Lyft Inc said on Tuesday it could become profitable on an adjusted basis by the third quarter of this year despite the pandemic, three months ahead of a previous target, forecasting a rebound in ride-hail demand beginning in the second quarter of 2021.
Shares surged 9% to $58.65 in after-hours trading following the announcement.
Lyft expects COVID-19 vaccine distribution to scale up in the second quarter, allowing more people to return to pre-pandemic normality, and said its own cost cuts were ahead of target. That will help it achieve a profit.
“Based on the improvements we’ve made, there is a chance we can achieve profitability in Q3. Obviously, pulling in profitability would require a strong summer rebound,” Lyft Chief Financial Officer Nelson Chai said during an investor call, adding the more optimistic outlook should increase investor confidence.
The company reported roughly $570 million in fourth-quarter revenue, a 44% decline on a yearly basis, but an uptick of 14% compared with the third quarter. Analysts on average had expected the company to post revenue of $562 million, according to Refinitiv data.
Lyft reported a loss in adjusted earnings before interest, taxes, depreciation and amortization of $150 million in the fourth quarter, indicating it must improve to reach its year-end target of adjusted EBITDA profitability. That compares with a $185 million adjusted EBITDA loss projected by analysts on average.
The smaller-than-expected loss is largely due to Lyft shaving off more costs than originally anticipated, including for software hosting services, payment processing and insurance, John Zimmer, the company’s president, told Reuters in an interview.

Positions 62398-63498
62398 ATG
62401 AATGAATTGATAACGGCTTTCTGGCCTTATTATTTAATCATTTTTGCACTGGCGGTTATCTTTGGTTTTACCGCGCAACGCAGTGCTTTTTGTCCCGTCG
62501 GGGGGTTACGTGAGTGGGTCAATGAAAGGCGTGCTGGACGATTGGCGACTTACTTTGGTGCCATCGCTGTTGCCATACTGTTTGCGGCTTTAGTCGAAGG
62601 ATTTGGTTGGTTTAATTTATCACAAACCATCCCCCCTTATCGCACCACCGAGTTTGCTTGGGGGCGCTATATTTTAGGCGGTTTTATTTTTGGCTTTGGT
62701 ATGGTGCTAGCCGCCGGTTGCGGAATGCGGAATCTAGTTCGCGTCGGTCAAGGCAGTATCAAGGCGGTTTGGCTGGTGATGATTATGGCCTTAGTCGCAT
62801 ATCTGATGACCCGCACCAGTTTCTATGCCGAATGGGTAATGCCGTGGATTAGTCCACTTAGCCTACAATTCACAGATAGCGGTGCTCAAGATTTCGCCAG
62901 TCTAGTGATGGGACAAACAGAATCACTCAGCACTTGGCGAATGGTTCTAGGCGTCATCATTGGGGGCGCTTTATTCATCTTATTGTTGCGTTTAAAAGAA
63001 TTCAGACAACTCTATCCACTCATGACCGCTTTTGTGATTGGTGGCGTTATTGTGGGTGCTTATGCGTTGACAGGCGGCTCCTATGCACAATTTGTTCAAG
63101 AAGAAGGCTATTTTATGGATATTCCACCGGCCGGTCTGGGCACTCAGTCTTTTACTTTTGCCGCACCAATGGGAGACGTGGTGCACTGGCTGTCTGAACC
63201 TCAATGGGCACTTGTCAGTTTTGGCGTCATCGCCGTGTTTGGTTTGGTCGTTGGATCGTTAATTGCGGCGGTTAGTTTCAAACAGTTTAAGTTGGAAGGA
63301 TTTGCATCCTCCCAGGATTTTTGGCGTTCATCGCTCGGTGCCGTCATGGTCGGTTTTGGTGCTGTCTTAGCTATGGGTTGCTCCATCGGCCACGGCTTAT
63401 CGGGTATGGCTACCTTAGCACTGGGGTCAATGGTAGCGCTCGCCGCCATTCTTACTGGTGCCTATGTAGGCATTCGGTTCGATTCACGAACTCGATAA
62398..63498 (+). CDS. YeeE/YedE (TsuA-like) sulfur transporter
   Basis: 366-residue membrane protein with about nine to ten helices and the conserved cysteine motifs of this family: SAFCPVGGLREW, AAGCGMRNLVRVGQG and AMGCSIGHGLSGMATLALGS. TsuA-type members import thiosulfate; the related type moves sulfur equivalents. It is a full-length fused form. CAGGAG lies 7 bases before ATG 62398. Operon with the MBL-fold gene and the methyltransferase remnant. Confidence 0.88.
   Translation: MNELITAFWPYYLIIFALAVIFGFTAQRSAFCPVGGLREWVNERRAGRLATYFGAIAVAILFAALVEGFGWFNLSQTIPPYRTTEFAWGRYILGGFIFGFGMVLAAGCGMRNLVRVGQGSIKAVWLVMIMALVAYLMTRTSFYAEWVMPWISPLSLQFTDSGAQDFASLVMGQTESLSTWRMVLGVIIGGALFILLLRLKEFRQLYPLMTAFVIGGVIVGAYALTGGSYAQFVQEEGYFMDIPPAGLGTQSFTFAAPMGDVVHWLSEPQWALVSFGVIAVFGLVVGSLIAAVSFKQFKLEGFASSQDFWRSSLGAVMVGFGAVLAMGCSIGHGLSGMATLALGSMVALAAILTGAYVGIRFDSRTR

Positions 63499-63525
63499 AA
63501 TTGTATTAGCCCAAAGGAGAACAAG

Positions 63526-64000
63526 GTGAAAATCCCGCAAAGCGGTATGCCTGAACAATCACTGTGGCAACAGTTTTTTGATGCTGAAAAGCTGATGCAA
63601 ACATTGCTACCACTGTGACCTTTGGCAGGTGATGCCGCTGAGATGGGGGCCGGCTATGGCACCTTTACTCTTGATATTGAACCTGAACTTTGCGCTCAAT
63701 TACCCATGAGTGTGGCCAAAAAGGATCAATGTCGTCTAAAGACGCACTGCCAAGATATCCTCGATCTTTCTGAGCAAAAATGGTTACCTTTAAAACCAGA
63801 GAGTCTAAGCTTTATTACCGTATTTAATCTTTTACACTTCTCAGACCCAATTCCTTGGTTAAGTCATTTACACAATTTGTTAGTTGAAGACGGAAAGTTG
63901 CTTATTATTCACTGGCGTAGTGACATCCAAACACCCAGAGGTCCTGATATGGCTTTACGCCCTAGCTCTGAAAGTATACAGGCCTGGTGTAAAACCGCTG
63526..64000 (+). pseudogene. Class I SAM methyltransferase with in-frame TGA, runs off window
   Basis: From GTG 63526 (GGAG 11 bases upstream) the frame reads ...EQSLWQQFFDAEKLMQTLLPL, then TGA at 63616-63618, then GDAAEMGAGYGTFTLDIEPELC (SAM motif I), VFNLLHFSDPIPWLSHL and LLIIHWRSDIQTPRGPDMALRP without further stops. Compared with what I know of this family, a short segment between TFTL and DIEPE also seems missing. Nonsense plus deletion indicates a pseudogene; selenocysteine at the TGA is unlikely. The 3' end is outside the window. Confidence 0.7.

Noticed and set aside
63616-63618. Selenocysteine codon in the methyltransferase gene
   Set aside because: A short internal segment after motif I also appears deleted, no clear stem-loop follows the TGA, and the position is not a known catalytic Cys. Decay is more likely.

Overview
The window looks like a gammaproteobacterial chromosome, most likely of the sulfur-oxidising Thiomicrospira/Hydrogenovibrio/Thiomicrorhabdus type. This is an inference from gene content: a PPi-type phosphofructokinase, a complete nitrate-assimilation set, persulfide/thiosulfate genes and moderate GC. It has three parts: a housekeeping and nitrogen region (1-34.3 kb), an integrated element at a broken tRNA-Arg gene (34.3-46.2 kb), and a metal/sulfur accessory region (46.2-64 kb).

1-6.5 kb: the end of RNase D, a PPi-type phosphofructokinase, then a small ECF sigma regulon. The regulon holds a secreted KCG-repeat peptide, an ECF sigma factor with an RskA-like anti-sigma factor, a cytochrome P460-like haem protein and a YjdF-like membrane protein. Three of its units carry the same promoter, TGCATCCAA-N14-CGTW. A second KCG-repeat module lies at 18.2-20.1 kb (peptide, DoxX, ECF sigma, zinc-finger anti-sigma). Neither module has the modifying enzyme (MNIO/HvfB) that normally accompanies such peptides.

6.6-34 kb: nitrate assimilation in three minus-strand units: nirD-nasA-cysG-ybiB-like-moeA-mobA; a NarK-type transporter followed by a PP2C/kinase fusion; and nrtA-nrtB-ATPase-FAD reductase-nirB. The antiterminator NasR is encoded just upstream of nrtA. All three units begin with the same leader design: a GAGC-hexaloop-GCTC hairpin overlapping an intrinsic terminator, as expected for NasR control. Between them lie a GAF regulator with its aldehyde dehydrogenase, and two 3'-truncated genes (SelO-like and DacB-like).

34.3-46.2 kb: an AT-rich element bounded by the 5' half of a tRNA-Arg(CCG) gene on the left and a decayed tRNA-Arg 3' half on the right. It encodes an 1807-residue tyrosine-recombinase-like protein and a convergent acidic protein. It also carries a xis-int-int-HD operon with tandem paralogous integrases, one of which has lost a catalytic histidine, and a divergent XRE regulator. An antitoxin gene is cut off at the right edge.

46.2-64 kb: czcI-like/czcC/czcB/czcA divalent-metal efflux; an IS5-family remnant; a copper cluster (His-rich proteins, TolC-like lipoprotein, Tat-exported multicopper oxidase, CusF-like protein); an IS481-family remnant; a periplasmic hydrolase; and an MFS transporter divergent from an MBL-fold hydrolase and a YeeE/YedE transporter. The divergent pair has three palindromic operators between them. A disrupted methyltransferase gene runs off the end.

Those cuts of $360 million in fixed costs and additional decreases in variable costs would allow the company to continue operating more efficiently once riders return.
“As riders increase … those lower costs will also help drive higher contribution margins,” Zimmer said.
Lyft’s number of active riders in the fourth quarter decreased by more than 45% on a yearly basis to 12,552, but revenue per active rider rose by $1 to $45.40 – a record number, the company said.
James Cordwell, an analyst with Atlantic Equities, said those numbers spoke to the pricing power held by ride-hail companies, even during a pandemic.
Lyft shares have recovered from their record lows during the early months of the virus outbreak in the United States and are trading at roughly the same level as a year ago. Shares of larger rival Uber Technologies Inc have gained more than 47% over the past 12 months.
Unlike Uber, Lyft has not been able to offset the drop in ride-hail revenue with food delivery services. Uber is scheduled to report results on Wednesday after the bell.
Lyft executives in the past have said they remained squarely focused on moving people, not goods, but last quarter the company announced it was working on a white-label or non-Lyft-branded platform to allow deliveries between different businesses for groceries, food and packages.
Zimmer told Reuters on Tuesday that Lyft’s delivery platform was still early in the process and that the business would just be additive, with the company hoping to announce partners by the middle of this year.
Zimmer said Lyft was confident that retail businesses and restaurants were looking to avoid the fees charged by food delivery platforms, including Uber Eats, GrubHub Inc and others.
“They don’t want to pay the 20% to 30% to Uber Eats to do that long-term,” he said. “Those retailers are investing in their own infrastructure, of which we would be part.”